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Roseburg New Review - Smith Seeks Support in Final Days of Campaign

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Roseburg New Review - Smith Seeks Support in Final Days of Campaign

Locked in the fiercest battle of his political life, U.S. Sen. Gordon Smith made one last pitch to Douglas County voters during visits Wednesday to Roseburg and Myrtle Creek.

Smith and his wife, Sharon, were greeted by a several dozen supporters outside the Republican Party headquarters as the two-term senator's campaign RV pulled into downtown Roseburg. The crowd also included Democratic Party chairman Dean Byers and Democrat Bob Duey, who held signs supporting Smith's opponent, Oregon House Speaker Jeff Merkley.

Inside the Southeast Jackson Street party headquarters, Smith called the race "historic and challenging." He said it was never more important for people to "be patriots," to get out and vote and encourage others to do the same.

"Oregon truly does need one Republican senator, a senator who has lots of seniority and a place at the federal table that includes Oregon, not starting over at 100 but literally in the 30s," Smith said, speaking on the difference in seniority between him and Merkley, should he win Tuesday's election. "That's a huge difference in the way the Senate operates."

Smith was on the second day of a three-day campaign swing through Oregon. He started the day in McMinnville and made stops in Salem, Corvallis and Cottage Grove before arriving in Roseburg. He left there to go to Myrtle Creek and Grants Pass.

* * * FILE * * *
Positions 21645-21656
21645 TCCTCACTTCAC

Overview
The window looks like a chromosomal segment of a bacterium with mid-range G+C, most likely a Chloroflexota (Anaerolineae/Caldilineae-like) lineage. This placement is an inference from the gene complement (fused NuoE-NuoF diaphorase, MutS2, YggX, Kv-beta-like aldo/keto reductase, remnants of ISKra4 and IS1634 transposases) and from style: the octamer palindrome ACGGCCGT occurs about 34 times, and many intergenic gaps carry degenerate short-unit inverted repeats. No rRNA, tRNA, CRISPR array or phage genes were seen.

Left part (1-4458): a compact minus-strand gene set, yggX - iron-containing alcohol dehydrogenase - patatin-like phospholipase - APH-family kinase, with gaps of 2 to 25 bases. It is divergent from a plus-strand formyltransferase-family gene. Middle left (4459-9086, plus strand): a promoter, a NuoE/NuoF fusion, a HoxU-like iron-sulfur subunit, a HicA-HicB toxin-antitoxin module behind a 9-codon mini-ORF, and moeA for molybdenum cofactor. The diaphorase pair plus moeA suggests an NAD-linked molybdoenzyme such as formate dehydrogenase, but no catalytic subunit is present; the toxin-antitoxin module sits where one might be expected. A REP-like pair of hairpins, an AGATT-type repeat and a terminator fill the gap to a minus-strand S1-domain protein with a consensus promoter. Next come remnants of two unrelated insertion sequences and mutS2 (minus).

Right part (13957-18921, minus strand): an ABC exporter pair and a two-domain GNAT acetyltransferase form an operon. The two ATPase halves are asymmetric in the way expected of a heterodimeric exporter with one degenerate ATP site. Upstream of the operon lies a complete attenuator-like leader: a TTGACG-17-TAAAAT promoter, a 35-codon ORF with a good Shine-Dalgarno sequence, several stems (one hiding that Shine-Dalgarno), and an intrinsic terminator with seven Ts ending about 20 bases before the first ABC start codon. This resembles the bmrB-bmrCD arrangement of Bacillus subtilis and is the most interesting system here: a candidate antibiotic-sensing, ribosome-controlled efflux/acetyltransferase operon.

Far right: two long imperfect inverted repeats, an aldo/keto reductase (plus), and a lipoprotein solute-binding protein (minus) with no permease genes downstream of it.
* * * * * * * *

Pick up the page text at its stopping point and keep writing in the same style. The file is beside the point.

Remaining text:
Today he will be in Medford, Klamath Falls, Bend and Prineville. He spent Tuesday on the coast and in Portland.

Smith called Merkley "a good person," but said he hasn't remained true to his roots in Myrtle Creek and Roseburg, where his dad worked for mills before moving his family to Portland.

"He has never missed an opportunity to turn his back on where he came from, and that is something I hope you remember," Smith said. "When loggers needed work, he said no. When farmers needed water, he said no. When the governor proposed the Office of Rural Policy, he said close it."

"That is not the way you represent all of Oregon," Smith said. "And I know many in the country understand that my responsibility is to bridge that urban-rural divide and I do that. My opponent deepens that."

Smith, who has served in the Senate for 12 years, said he has been guided by his constituency, his conscience and the U.S. Constitution.

"Those three things are my touchstones as I go and represent the state of Oregon," he said.

Smith said it's easier said than done to represent all of Oregon, with its wide diversity, but that he has tried his best to do that.

"Never forget that on the big issues of keeping your taxes low, of fighting to reopen your jobs, of providing federal dollars for secure rural schools, I've always been there and I will always be there as long as Oregon gives me an election certificate that says, ‘Go vote for us,'" Smith said. "That's what I've done and that's what I'll do."

Recent polls have called the race a toss-up, yet Smith, who said he has slept in his bed in Pendleton only twice in the past two months, said he remained confident.

"We will win this race, but it is close and every vote counts," he said.

Sharon Smith spoke briefly, urging supporters to volunteer to make phone calls on her husband's behalf between now and the election. She also said she was overwhelmed by the response as they drove through downtown Roseburg.

"That's the greatest greeting we've ever had," she said.


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